BBGF, modern day


One exception to the generally good quality are the clothes sold in today’s “346” line, which are made specifically for BB’s factory outlet stores, of lesser quality and sold at a lower price point. Don’t confuse this with the earlier “346” line from the 1950s-1970s; more on that below.

Marks & Spencer Era (’90s-early ’00s):

In the latter part of the M&S era, and for a few years after the RBA takeover, BB was using labels like this one: Same shape as the labels above, but black, dark blue, or gray with white lettering. When I started at BB in 2007, there were still a few items with this label hanging around, so they were probably phased out sometime in the 2004-2006 era.

In the mid-90s, most BB labels looked like this: a slightly wider and shorter rectangle, with a sketchy, almost 8-bit version of the Golden Fleece hanging lamb logo, and an overall somewhat crude look.

Pre-Marks & Spencer

Prior to the acquisition by Marks & Spencer (and probably for a while thereafter), BB’s suit and jacket labels had been a narrow, horizontal rectangle found at the back neck area. They went through some different fonts and colors, but this size and placement persisted for probably 50 years or more.

This is one of the latest versions; with the Woolmark logo, origin statement, and care instructions, it’s probably from the late 80s or very early 90s. I believe the “Made In” statement began to be required in 1988, so it’s probably after that.

This one, with care instructions but no “Made In” statement, is from between 1972 (when care labels were first required) and 1988. This is basically the 1970s and ’80s tag.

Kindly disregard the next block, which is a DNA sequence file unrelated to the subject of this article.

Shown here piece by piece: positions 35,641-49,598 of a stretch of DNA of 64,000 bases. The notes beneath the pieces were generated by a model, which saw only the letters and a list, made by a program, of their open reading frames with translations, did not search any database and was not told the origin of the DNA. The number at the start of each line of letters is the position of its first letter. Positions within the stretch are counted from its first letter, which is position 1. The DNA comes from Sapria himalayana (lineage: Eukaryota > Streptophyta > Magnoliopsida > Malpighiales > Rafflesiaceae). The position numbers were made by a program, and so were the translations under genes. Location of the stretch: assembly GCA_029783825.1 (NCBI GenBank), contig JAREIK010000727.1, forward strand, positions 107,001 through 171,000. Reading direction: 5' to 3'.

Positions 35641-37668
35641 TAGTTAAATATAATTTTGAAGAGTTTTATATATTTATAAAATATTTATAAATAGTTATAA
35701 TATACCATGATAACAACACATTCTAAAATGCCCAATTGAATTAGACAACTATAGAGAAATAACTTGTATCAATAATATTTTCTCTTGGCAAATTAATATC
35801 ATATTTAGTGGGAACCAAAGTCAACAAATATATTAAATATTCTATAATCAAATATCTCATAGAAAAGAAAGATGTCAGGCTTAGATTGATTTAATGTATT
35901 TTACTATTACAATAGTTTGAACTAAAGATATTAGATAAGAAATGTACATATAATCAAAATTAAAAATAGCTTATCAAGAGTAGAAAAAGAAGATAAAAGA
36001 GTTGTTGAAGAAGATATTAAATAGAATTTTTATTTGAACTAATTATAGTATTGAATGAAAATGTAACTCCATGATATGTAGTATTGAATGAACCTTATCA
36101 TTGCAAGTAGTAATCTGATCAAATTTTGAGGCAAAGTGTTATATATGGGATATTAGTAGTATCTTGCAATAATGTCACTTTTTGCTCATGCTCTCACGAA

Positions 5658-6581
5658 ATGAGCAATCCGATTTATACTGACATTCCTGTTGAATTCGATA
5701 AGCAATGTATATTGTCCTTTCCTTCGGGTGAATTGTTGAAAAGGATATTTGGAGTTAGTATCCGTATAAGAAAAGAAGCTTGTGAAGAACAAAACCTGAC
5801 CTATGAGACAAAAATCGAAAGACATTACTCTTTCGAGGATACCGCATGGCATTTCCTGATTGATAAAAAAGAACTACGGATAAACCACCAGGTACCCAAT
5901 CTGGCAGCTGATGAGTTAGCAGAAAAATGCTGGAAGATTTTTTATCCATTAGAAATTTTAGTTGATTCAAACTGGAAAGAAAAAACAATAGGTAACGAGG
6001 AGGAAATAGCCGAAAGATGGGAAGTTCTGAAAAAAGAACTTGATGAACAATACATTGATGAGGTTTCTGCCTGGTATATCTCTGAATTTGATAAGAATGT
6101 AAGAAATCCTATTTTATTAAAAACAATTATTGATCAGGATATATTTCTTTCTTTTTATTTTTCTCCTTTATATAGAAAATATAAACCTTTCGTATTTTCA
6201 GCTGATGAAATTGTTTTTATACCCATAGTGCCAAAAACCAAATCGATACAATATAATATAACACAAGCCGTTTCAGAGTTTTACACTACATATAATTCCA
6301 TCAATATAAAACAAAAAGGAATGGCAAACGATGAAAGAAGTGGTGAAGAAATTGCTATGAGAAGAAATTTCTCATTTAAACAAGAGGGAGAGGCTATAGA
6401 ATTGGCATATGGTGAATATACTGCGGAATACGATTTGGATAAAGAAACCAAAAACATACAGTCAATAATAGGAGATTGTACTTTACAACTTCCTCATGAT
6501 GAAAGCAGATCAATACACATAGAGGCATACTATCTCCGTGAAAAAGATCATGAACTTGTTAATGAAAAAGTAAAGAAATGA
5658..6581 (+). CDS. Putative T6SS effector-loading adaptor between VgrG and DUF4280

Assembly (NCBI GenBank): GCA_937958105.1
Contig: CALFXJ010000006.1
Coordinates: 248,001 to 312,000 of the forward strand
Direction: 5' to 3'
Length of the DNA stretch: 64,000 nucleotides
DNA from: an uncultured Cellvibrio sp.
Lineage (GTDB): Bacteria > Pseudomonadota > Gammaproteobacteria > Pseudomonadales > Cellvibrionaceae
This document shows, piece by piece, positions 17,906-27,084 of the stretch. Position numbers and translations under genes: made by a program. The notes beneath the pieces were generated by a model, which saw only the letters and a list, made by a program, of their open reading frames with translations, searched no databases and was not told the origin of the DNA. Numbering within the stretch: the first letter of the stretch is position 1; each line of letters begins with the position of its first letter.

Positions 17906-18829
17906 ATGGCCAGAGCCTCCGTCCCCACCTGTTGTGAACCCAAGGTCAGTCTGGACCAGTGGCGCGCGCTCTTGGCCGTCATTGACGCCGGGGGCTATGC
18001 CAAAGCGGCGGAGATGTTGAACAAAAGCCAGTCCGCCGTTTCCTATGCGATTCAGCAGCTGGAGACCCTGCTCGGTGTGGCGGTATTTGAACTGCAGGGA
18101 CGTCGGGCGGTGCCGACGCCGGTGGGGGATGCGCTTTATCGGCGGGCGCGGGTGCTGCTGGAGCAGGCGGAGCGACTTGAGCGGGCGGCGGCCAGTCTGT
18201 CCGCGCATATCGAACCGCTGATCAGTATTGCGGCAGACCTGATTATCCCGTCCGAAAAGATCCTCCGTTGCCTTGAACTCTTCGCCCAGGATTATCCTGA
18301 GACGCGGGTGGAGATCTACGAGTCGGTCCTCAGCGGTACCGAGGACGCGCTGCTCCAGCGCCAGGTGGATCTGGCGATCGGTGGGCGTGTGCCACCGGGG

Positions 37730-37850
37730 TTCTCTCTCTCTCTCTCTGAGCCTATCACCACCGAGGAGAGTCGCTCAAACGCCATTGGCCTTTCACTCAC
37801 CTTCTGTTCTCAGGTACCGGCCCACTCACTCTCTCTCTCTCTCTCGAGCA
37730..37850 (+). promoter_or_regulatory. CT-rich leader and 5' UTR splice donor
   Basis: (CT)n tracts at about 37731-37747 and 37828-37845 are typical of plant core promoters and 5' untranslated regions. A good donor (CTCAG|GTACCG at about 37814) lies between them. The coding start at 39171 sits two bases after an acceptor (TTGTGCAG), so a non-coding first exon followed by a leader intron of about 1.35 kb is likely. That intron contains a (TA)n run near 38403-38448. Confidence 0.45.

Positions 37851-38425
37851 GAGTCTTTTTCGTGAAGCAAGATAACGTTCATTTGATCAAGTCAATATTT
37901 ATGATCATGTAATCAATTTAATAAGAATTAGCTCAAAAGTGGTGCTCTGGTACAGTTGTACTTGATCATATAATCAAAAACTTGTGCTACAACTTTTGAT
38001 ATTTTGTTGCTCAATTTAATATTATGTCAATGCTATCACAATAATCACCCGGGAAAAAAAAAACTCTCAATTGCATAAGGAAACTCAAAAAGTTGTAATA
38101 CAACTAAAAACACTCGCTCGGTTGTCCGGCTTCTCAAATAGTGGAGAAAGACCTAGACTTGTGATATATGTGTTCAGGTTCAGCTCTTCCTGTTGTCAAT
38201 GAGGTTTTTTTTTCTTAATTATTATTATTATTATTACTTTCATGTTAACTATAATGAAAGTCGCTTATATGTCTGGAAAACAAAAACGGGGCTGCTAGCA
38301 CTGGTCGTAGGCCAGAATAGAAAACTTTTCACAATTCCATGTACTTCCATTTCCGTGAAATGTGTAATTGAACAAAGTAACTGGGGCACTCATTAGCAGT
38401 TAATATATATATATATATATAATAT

The “Makers” line was BB’s mainline product, the line aimed at their bread-and-butter business customers. It was the highest-quality line they made until the introduction of the Golden Fleece line as an upper-level luxury handmade option. I think Golden Fleece was probably introduced sometime in the 70s or 80s, but I’m not sure. Here’s a late-80s or 90s version of the GF label.

Below the Makers line, BB had a couple of different entry-level lines aimed at younger men. Prior to 1974 it was the University Shop, but in 1974 BB replaced that with Brooksgate, a more fashion-forward line that made some nods towards then-current fashion: two-button, darted jackets with bigger lapels, flared pants, etc. I don’t know when Brooksgate went away, but it still existed at least through 1985.

Another entry-level line that lasted quite a while from the 50s or 60s into the 70s was the “old” 346 line (the numbers come from the address of the Madison Avenue flagship store). By modern standards the quality of this line was still quite good, even though it was an entry- or mid-level line. Here is a 70s version of the tag:

And here is a 60s version: